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# Edexcel Chem 3 question watch

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1. The question with heat of neutralisation of NAHCO3.....

5g of NAHCO3......... added to 50cm3 of acid....
when calculating the mass.....do we take it as 50g (density 1g/cm3).... or as 55g (50g +5g of NAHCO3)?
2. omg good question. I used 50cm^3.

Didn't we find out it was 5.0g after that question?
3. its meant to be 55. i just checked it out.
4. Evem i used 50.... but i was just wonderin.. in the textbooks...the experiments all say something like.... 100 cm3 of NAOH to 100cm3 of HCL...... mass becomes 200g...... how much naoh or hcl is dissolved in the water is not considered... even though we know the concentration and volume.....we can find the no. of moles and therefore the mass.......and we can add that to 200..... but its not done...
confusing?!?!
5. I wrote in the assumption that the volume of the solution does not change when the solid is added. So can the mass be assumed to be 50g?
6. It seems that the temperature decreases from 22 deg to 15.5 deg and so it is endothermic? But it is a neutralisation reaction...

I have got another probelm. Look at the equation:
HCl + NaHCO3 ---> NaCl + H2O + CO2

CO2 is evolved and there is a constant mass loss. Also, the temperatures of CO2 molecules when they leave the solution are unknown, so the heat carried away by CO2 is not known. It depends on the instantaneous reaction rate and the thermal conductivity of CO2. So the effective mass in the calculation of heat change lies between 50g and 55g.
7. (Original post by Hash)
its meant to be 55. i just checked it out.
wicked- thats what i did.. but then when u had to work out delta H of neut for it in KJmol-1 what number of moles needed to be used in order to scale up???
i did my answer x 1/.12
but i got an answer quite low, around 10-20 KJmol-1, cant rememberr exactly what. can anyone shed some light?
8. (Original post by misty)
wicked- thats what i did.. but then when u had to work out delta H of neut for it in KJmol-1 what number of moles needed to be used in order to scale up???
i did my answer x 1/.12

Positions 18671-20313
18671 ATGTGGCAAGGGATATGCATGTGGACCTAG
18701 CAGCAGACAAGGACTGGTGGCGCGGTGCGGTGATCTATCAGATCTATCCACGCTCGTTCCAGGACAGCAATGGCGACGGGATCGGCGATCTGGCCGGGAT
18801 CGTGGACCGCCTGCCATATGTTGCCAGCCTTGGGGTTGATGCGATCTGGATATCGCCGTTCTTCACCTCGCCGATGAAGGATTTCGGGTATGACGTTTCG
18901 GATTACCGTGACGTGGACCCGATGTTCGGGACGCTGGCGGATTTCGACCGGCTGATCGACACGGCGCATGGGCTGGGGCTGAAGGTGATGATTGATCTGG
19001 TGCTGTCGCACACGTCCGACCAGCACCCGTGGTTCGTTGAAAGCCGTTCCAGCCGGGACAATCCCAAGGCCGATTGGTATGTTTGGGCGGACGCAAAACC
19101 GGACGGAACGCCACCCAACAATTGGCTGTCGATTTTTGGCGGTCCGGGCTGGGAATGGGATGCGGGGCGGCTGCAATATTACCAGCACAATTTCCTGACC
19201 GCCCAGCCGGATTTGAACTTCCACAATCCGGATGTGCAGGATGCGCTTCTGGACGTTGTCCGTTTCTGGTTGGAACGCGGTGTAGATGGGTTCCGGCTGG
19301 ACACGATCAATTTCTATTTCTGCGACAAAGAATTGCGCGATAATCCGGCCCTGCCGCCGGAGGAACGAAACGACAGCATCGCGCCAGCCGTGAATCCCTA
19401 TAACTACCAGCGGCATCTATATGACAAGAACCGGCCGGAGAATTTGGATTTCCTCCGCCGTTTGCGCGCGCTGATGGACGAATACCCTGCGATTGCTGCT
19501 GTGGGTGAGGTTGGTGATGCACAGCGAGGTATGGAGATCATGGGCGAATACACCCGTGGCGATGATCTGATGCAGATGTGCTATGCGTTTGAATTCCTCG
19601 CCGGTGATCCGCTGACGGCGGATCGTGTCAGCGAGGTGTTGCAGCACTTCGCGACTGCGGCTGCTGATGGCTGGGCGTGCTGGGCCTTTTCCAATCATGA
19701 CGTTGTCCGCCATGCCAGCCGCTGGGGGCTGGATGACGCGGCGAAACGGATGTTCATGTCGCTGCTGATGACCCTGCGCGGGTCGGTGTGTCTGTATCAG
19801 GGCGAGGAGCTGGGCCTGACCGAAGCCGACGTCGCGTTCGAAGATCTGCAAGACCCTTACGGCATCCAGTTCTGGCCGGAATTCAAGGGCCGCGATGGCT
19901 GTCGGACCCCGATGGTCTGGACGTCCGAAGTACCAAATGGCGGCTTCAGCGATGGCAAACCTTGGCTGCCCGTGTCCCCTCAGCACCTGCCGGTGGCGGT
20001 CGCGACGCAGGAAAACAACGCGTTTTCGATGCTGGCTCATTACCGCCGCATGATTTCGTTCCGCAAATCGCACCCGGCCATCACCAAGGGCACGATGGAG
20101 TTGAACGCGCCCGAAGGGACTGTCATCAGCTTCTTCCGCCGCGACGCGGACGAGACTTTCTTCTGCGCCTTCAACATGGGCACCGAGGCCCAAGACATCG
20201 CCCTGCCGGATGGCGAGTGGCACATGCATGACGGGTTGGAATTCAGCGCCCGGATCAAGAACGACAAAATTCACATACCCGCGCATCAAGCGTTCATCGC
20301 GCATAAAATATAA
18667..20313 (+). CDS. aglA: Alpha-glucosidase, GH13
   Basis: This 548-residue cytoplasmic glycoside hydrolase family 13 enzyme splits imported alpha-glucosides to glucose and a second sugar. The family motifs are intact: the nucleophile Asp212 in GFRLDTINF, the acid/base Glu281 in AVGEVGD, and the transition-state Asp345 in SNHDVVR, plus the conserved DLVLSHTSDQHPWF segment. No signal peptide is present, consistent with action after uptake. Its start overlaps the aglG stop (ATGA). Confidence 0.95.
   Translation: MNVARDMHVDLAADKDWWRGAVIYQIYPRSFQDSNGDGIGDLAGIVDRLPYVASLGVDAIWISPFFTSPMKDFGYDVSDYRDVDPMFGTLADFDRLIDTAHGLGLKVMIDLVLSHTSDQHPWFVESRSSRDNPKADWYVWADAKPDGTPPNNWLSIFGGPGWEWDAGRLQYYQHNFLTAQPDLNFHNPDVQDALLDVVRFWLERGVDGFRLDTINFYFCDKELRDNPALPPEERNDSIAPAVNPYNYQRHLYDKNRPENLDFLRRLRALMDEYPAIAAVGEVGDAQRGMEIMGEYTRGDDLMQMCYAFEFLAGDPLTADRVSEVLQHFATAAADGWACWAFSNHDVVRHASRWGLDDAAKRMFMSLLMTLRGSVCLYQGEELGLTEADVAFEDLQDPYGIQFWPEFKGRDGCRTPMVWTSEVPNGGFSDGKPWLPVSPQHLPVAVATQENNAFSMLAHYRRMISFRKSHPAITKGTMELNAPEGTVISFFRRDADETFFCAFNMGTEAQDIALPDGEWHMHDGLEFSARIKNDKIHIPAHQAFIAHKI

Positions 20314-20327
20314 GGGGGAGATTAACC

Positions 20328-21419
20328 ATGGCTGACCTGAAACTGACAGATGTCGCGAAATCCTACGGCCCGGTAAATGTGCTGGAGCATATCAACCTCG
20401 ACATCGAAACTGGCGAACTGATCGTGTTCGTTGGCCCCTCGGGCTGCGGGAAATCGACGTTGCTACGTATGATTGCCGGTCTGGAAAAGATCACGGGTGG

but i got an answer quite low, around 10-20 KJmol-1, cant rememberr exactly what. can anyone shed some light?
it should be positive

no of moles = 5/molar mass of NaHCO3
9. um for all those of u who thinks its 55 it is 50 i think cos its the mass of water which provides the energy
10. i got +22.9 kj/mol (using 50 grams)......... but i was stupid enough to put a -ve sign infront of it... thinkin that heat of neutralisation is always exothermic.lol.......

moles of nahco3 = 5/84 =0.0595238 moles

heat = (50)(4.2)(22-15.5)=1365J

heat of neutralisation = 1365/0.0595238 = 22932J = +22.9 KJ/mol
11. i got 22.x, positive
12. (Original post by [_Z_])
i got +22.9 kj/mol (using 50 grams)......... but i was stupid enough to put a -ve sign infront of it... thinkin that heat of neutralisation is always exothermic.lol.......

moles of nahco3 = 5/84 =0.0595238 moles

heat = (50)(4.2)(22-15.5)=1365J

heat of neutralisation = 1365/0.0595238 = 22932J = +22.9 KJ/mol
woohoo, totally agree
13. y is it +ve?
14. (Original post by [_Z_])
Evem i used 50.... but i was just wonderin.. in the textbooks...the experiments all say something like.... 100 cm3 of NAOH to 100cm3 of HCL...... mass becomes 200g...... how much naoh or hcl is dissolved in the water is not considered... even though we know the concentration and volume.....we can find the no. of moles and therefore the mass.......and we can add that to 200..... but its not done...
confusing?!?!

Thats true, coz the liquid is absorbing the heat, so its the mass of the liquid which concerns us, i.e. 50 grams...
15. (Original post by misty)
y is it +ve?
oops nm!
16. (Original post by misty)
y is it +ve?
actually it is not a neutralisation which is defined as:
H+ + OH- --> H2O

In this case, CO2 is produced. It absorbs the heat and carries it away, just as those in coke do so as to make it cooler.
17. how did you find paper 3 as a whole? i thought it was pretty hard compared to unit 1 and 2

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